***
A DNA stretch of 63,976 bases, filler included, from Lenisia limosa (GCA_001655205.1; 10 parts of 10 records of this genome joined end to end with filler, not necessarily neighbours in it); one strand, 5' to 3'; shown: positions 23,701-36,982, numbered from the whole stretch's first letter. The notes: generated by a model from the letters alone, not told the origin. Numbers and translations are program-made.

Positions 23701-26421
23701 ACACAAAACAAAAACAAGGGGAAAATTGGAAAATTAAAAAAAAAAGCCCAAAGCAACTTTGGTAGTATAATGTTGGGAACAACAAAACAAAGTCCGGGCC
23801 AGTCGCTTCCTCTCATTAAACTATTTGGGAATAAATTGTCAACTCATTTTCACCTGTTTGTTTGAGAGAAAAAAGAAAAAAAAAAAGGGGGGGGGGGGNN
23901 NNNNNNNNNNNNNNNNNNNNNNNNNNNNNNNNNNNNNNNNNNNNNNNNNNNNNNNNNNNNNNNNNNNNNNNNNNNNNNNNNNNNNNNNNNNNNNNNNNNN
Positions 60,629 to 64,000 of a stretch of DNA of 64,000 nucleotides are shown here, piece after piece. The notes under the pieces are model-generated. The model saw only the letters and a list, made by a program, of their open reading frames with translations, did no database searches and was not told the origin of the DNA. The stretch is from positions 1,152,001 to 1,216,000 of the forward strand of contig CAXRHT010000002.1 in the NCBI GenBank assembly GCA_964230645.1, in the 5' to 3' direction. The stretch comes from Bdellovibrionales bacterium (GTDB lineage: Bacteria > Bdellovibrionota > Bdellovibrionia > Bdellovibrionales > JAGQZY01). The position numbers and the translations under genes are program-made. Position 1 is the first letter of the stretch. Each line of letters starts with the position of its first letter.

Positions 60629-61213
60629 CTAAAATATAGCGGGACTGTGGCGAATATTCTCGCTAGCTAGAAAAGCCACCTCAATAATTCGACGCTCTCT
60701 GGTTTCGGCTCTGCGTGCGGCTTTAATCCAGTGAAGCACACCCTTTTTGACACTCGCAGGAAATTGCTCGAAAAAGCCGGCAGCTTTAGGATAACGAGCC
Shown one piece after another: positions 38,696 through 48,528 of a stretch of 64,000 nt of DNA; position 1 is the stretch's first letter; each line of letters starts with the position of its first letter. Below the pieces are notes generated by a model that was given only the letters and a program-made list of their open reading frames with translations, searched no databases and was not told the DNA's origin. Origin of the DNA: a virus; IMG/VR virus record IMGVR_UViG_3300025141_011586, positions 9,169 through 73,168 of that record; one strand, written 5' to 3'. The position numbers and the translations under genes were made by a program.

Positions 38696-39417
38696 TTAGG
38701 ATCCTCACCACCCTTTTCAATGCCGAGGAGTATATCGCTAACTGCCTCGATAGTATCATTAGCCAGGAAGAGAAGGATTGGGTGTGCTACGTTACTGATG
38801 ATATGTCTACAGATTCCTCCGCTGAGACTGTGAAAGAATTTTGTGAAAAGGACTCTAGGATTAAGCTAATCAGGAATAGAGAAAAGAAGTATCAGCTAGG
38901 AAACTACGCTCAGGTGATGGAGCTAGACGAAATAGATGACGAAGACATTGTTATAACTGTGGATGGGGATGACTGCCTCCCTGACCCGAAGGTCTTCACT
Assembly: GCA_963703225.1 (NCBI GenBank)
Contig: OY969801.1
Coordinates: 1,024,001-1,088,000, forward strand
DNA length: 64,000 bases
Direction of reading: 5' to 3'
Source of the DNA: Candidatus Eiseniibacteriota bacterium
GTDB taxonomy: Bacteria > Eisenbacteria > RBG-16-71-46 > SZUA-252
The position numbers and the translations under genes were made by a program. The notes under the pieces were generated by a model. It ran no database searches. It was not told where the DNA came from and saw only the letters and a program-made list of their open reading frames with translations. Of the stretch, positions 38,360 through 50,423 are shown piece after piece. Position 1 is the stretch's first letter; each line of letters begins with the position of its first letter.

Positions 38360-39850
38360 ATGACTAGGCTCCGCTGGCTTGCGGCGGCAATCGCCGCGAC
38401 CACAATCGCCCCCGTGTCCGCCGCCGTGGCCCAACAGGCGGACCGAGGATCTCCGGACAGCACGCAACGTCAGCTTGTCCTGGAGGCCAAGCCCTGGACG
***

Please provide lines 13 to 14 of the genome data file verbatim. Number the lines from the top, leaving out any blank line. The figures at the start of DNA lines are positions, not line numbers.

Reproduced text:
38701 ATCCTCACCACCCTTTTCAATGCCGAGGAGTATATCGCTAACTGCCTCGATAGTATCATTAGCCAGGAAGAGAAGGATTGGGTGTGCTACGTTACTGATG
38801 ATATGTCTACAGATTCCTCCGCTGAGACTGTGAAAGAATTTTGTGAAAAGGACTCTAGGATTAAGCTAATCAGGAATAGAGAAAAGAAGTATCAGCTAGG